Bass played in the Huskies’ next game, a 17-14 win over the Kent State Golden Flashes, racking up six tackles. But, he re-aggravated his knee during the game and didn’t step foot on the field again. He said he tried to stay optimistic about returning but came to terms with his time being up.

“It’s been filled with lots of ups and downs,” Bass said. “Through it all I’m still blessed. It’s an unfortunate situation for me, but I tend to go about things by looking at the positives of things. Getting to see different people step up and make plays [is] fun, fun to see.”

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One of those players who stepped up in Bass’ absence was redshirt junior linebacker Rasheen Lemon. Lemon filled Bass’ shoes as best as he could after sitting out the majority of the 2013 season because of academic issues.

In 14 starts in 2014, Lemon was named to the All-MAC Third Team as he finished second on the team in tackles (90), quarterback hurries (six) and forced fumbles (two). He also tallied three tackles for loss and 2.5 sacks.

Lemon credits part of his success to Bass giving him tips and pointers in the film room and on the practice field, more or less acting like an extra coach.

“Jamaal bring an extra spark to the game,” Lemon said. “Jamaal is what we like to call a film rat. All he do is like to study film. He know the play before everybody else know it.

“Without Jamaal on the field it’s kind of tougher … but on the sideline he helped me as much as he can, tried to get me the tips as much as he can, tried to be my eyes on the sidelines. He’s still around, just don’t got that dominant effect like he do on the field.”

For Mays, watching film with Bass is something in itself because of Bass’ keen eye and unique approach in breaking down tape.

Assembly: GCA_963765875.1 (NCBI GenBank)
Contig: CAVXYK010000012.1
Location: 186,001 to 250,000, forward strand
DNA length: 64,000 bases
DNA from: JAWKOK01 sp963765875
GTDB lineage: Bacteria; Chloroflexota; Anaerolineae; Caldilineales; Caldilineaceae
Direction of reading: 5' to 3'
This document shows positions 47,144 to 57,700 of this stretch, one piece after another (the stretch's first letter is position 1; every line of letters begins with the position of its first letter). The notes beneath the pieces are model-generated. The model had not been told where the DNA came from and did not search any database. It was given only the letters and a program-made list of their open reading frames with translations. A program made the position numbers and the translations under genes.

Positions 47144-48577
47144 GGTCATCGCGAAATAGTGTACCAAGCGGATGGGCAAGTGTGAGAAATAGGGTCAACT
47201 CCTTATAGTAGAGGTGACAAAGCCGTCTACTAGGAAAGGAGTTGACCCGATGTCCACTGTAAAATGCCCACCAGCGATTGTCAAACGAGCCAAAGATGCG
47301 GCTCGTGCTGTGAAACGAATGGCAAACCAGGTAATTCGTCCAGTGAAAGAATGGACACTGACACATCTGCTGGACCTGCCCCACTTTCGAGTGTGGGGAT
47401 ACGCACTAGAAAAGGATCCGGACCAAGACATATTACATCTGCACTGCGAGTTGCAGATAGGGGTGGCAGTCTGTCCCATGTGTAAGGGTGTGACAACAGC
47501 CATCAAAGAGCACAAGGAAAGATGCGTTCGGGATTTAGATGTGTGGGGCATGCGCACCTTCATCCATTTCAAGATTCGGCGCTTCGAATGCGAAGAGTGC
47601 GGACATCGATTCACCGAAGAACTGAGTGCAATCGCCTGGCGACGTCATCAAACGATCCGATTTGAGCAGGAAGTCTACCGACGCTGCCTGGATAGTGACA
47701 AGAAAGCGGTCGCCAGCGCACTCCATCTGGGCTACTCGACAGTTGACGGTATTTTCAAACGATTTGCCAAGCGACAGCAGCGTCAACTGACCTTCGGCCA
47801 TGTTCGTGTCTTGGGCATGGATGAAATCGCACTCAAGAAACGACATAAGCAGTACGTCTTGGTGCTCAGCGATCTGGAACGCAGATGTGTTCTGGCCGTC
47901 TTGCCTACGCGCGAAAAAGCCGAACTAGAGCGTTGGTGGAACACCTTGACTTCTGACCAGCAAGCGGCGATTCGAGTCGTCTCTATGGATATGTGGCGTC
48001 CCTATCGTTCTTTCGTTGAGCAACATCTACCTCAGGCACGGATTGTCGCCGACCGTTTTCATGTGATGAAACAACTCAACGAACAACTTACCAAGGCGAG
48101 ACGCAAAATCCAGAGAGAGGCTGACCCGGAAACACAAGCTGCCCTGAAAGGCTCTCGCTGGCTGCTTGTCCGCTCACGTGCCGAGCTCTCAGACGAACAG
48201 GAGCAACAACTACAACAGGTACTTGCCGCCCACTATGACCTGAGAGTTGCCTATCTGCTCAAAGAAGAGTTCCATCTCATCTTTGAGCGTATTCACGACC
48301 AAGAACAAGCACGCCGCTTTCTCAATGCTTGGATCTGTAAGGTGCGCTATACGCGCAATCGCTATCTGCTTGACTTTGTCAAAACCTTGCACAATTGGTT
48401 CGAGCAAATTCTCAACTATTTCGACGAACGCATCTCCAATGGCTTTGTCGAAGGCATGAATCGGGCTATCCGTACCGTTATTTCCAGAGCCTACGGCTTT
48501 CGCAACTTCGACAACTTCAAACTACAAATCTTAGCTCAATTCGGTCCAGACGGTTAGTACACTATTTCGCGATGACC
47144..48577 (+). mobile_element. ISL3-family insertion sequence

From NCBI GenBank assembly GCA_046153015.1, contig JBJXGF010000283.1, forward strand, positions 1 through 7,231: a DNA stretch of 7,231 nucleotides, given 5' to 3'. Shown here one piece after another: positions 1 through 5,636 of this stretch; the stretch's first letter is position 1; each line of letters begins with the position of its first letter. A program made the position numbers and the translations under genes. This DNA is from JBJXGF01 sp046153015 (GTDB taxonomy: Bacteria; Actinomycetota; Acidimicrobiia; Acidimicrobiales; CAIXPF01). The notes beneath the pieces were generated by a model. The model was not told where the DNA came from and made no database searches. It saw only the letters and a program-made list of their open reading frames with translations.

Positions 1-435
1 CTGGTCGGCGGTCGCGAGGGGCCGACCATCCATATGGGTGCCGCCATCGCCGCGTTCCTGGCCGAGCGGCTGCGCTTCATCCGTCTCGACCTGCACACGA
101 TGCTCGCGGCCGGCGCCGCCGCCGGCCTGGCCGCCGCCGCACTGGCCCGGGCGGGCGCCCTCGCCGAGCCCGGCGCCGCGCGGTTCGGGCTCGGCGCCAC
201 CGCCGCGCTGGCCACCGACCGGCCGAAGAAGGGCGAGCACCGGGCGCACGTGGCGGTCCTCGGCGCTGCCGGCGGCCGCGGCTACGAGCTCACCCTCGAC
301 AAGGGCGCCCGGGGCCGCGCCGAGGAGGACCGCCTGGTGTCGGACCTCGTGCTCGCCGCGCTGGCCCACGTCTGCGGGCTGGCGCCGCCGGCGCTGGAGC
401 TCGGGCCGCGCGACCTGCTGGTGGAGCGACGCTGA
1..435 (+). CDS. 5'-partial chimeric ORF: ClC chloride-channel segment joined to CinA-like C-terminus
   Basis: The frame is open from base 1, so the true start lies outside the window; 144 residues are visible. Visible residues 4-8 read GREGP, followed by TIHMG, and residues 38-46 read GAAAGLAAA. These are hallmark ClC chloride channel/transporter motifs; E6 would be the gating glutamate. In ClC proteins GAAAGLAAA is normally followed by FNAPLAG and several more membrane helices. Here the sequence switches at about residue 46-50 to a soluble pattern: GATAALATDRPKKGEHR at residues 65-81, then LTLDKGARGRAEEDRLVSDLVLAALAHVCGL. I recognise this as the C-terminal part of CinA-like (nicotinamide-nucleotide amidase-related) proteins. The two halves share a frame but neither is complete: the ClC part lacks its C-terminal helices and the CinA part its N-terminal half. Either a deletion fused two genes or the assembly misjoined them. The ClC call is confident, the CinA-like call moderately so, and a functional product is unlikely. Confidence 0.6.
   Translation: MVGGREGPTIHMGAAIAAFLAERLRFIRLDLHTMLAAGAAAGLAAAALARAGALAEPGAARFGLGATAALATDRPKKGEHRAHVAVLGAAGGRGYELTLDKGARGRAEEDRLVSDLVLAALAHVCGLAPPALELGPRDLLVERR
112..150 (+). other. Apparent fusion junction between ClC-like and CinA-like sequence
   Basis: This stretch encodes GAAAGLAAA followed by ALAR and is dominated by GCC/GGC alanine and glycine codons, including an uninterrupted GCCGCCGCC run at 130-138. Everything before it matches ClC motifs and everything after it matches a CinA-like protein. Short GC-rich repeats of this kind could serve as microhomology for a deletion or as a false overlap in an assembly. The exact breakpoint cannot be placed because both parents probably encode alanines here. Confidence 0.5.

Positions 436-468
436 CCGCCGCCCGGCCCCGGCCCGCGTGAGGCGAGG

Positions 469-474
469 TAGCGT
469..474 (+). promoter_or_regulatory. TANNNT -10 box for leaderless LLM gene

“JB gets you out there in the film room. He teaches you how the offense thinks,” Mays said.

Bass would be forced to watch those offenses from the sideline for the majority of 2014, but he still tried to make his impact felt by working with his teammates so they would be in the best possible positions to succeed.

“Not having JB out there, one of our two seniors, that hurts you, but at the same time he’s right there in practice with us, he’s right there in the film room,” Mays said. “He’s never missed a day, so it’s like he never left.”

And Bass had been there with the team through the ups and downs of the season. That included the Homecoming loss to the Central Michigan Chippewas, the MAC Championship game win over the Bowling Green Falcons and the Boca Raton Bowl loss to the Marshall Thundering Herd.

The loss to the Thundering Herd stung the most for Bass not only because he always wants to see his teammates excel, but also because the bowl game took place in Boca Raton, Fla., about 45 minutes north of where he grew up in Miramar, Fla. He said being able to end his career in Florida “would have been amazing.”

This season “hasn’t been easy,” Bass said. “But, what makes it easy is seeing my teammates go out there and have fun and leave it all on the line for me.”